Study Links Pasta And Depression

Pasta and depression were linked in a study by the Harvard School of Public Health. Although the exact reason is unknown, women who consumed refined grains, soda, and red meat were shown to have increased depression.

The 12-year study was coauthored by Michel Lucas, PhD. A total of 43,000 women participated in the research. Prior to the study, the women were not diagnosed with depression. Throughout the study, women who regularly consumed refined grains, sugary soda, and red meats were up to 41 percent more likely to seek treatment for depression.

As reported by The Epoch Times, the women diagnosed with depression were found to have increased inflammation as well.The inflammation was detected using blood tests. A degree of inflammation is normal in healthy patients, but higher levels can indicate more serious medical issues.

Although the link between depression and inflammation is unknown, the researchers noted that the same types of food cause both.

The link between pasta and depression may be surprising, as it is a common ingredient in traditional "comfort foods." However, Dr. Lucas' research suggests a healthier diet is much better for elevating mood and preventing depression.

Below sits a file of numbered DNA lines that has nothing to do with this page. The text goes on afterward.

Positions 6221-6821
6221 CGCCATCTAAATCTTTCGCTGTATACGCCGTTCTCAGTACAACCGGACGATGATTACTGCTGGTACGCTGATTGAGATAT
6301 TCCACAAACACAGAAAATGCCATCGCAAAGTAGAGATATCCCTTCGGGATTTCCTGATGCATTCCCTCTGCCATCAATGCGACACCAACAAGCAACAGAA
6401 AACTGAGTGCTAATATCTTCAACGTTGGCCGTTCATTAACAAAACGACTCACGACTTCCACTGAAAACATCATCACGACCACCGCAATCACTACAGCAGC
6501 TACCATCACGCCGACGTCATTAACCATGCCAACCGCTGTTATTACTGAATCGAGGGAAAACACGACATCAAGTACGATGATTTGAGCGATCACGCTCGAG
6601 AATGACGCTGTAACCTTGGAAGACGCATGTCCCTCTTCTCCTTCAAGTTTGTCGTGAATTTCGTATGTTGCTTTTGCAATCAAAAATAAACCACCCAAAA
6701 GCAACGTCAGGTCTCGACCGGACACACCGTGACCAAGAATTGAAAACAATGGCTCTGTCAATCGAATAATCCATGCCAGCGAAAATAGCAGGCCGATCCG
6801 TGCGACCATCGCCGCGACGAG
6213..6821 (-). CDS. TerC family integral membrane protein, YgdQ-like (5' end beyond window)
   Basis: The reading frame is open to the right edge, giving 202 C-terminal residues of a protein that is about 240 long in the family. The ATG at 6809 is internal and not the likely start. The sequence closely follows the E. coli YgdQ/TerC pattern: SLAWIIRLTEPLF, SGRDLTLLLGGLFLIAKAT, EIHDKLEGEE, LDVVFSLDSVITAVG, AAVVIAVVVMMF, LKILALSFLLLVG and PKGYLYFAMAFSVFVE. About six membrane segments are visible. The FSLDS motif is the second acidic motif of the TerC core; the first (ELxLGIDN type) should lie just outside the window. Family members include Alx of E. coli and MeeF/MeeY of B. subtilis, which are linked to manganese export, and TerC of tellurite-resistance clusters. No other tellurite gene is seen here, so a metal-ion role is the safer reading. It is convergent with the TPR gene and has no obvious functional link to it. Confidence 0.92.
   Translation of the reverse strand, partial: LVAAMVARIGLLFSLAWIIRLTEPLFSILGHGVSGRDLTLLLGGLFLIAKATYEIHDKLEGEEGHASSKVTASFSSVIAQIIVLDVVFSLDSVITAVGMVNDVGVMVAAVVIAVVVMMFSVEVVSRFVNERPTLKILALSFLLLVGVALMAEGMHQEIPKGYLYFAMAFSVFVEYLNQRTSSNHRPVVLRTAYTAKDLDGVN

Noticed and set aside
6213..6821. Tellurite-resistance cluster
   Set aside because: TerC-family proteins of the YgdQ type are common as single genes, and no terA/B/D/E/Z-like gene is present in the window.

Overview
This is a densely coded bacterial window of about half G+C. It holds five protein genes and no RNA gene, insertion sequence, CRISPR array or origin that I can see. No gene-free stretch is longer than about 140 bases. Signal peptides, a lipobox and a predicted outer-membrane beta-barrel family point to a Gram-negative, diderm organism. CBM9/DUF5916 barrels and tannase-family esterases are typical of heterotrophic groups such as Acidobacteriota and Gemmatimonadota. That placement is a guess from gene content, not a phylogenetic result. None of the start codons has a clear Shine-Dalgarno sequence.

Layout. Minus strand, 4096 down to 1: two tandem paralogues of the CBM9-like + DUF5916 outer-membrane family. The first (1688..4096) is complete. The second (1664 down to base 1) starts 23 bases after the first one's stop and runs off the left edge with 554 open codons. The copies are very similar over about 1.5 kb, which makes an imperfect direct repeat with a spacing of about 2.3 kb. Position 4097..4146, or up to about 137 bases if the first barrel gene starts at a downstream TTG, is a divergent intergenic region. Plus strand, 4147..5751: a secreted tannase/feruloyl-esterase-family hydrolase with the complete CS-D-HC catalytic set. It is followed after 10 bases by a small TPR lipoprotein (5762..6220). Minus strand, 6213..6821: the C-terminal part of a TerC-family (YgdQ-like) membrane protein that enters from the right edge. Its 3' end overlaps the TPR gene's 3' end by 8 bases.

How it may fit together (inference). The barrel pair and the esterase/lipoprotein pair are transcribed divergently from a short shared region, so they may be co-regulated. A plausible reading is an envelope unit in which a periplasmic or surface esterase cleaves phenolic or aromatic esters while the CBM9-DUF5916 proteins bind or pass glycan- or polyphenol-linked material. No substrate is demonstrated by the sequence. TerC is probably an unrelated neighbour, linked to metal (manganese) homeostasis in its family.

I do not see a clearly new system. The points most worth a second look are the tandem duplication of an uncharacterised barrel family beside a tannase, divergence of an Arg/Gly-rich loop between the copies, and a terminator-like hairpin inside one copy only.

As reported by MSN, Lucas' research indicates carrots, coffee, fish, leafy greens, olive oil, and sweet potatoes can reduce both inflammation and depression. He explains that the healthier choices should be eaten regularly to increase the positive benefits.

A previous study, conducted by the University of Eastern Finland, found similar results in men. The researchers recorded the diets of 2,000 men, concluding that diet can affect mental as well as physical health. The men with healthier diets were found to have a reduced risk of depressive mood disorders.

Researcher Anu Ruusunen said the research also concluded that processed meats, sugary foods, and "junk food" increased symptoms of depression.

The link between depression and pasta underlines the importance of a healthy diet for physical and mental health.

[Image via Wikimedia]